Plaintiffs filed a Complaint in this Court requesting vacatur of the Interim Award and Amended Interim Award, alleging that the Panel had made incorrect findings of fact, disregarded settled Delaware law, misconstrued the parties' agreement, and exceeded its authority by amending the Interim Award. Thereafter, Defendant filed a Motion to Dismiss Plaintiffs' Complaint and an Expedited Motion to Confirm the Arbitration Award arguing that Plaintiff's Complaint is both procedurally improper and untimely. Defendant further requests that this Court summarily confirm the arbitration award on the basis that there are no colorable substantive grounds for denial of confirmation and that any challenges to the arbitration award are time barred. Upon the Panel's issuance of the Final Arbitration Award, Defendant also filed a motion to confirm the Final Arbitration Award based on the same grounds.

The Court will now address the pending motions.

DISCUSSION

I. Defendant's Motion to Dismiss Plaintiff's Complaint

Before the Court can address the merits of Plaintiffs' challenges to the arbitration award, it must first determine whether Plaintiffs' request to vacate the arbitration award is procedurally proper and timely. To initiate an action to vacate an arbitration award the party must make an application by motion and must serve the opposing party with notice of that motion within three months after the award is filed or delivered. 9 U.S.C.§§ 6, 10, 12; see also Smith, Breslin & Assoc. v. Meridian Mortg. Corp., CIV. A. 96-424, 1997 WL 158119, at *2 (E.D. Pa. Mar. 31, 1997) aff'd sub nom. Smith, Breslin & Assoc., Inc. v. Meridan Mortg. Corp., 135 F.3d 766 (3d Cir. 1997).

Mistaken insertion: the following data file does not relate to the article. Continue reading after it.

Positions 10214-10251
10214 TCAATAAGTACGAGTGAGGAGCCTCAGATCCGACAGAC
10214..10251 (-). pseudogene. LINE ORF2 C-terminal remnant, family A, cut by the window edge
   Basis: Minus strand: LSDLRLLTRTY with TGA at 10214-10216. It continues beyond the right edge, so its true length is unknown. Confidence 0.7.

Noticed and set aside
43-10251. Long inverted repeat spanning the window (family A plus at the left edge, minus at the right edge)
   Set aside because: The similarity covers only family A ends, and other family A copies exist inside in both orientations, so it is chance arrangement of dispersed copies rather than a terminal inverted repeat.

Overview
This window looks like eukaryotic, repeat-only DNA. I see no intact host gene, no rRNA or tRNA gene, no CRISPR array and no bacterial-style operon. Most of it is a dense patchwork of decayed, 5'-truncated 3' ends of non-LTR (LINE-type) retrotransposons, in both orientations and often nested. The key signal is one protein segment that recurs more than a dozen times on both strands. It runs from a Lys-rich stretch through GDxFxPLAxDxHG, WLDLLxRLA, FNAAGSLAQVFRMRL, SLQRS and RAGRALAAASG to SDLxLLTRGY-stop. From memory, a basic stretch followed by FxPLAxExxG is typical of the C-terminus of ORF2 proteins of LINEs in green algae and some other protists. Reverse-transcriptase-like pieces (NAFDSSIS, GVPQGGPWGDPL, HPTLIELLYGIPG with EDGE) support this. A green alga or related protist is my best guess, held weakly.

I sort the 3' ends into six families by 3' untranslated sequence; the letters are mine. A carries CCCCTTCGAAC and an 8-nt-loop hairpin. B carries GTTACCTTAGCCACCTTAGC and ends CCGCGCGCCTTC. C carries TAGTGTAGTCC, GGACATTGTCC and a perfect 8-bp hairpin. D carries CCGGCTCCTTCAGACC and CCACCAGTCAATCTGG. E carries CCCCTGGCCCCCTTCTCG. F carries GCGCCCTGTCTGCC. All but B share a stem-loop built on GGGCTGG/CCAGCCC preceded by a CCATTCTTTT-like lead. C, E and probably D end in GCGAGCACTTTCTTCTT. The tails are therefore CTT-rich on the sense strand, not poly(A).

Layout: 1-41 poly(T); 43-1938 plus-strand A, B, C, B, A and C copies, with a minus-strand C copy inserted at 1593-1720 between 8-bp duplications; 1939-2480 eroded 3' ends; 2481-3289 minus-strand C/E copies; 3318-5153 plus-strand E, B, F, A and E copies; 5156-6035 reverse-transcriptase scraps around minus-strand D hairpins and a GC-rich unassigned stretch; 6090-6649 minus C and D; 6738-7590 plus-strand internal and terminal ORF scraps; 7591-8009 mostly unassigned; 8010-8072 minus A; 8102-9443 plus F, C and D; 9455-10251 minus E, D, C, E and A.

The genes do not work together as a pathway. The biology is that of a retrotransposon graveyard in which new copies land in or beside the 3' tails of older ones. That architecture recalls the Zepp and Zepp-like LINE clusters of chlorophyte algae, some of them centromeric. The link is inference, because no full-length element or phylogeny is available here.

A. Whether Plaintiffs Complaint to Vacate the Arbitration Award is Procedurally Proper

Defendant contends that Plaintiffs' complaint to vacate the arbitration award should be dismissed because Plaintiffs improperly filed a complaint, rather than a motion as required by the FAA. The Third Circuit has made clear that, notwithstanding the language in the FAA, a district court has the authority to construe a complaint to vacate an arbitration award as a motion to vacate so long as the construction does not prejudice the non-moving party. Oberwager v. McKechnie Ltd., 351 Fed. Appx. 708, 709 n.2 (3d. Cir. 2009)(noting that the district court appropriately exercised its discretion to consider [a] complaint as a motion to vacate the arbitration award); see also Oberwager v. McKechnie Ltd. No. 06-2685, 2007 U.S. Dist. LEXIS 90869, at * 12 (E.D. Pa. Dec. 11, 2007)(quoting Sacks v. Reynolds Sec., Inc., 193 U.S. App. D.C. 80, 593 F.2d 1234, 1239 (D.C. Cir. 1978)(reasoning that a complaint can be construed as a motion to vacate because "[t]he liberality of the . . . Federal Rules is such that an erroneous nomenclature does not prevent the court from recognizing the true nature of a motion.")

While the Court acknowledges that Plaintiffs did not seek to vacate the award in its proper form, its pleadings were sufficient, nonetheless, to alert Defendant of Plaintiffs' desire to vacate the arbitration award. Like the plaintiff in Oberwager, supra, here Plaintiffs' grounds for vacatur are essentially the same as those provided for in a motion to vacate an arbitration award under the FAA. Id. at * 14. Tellingly, Defendant's answer is written as if it were responding to a motion to vacate.*fn8 The Court therefore finds that Plaintiffs' complaint effectively provided Defendant with notice of the intended action, despite the filing deficiencies. As such, the Court will proceed as if the action was initiated by motion.

B. Whether Plaintiff Timely Sought to Have the Arbitration Award Vacated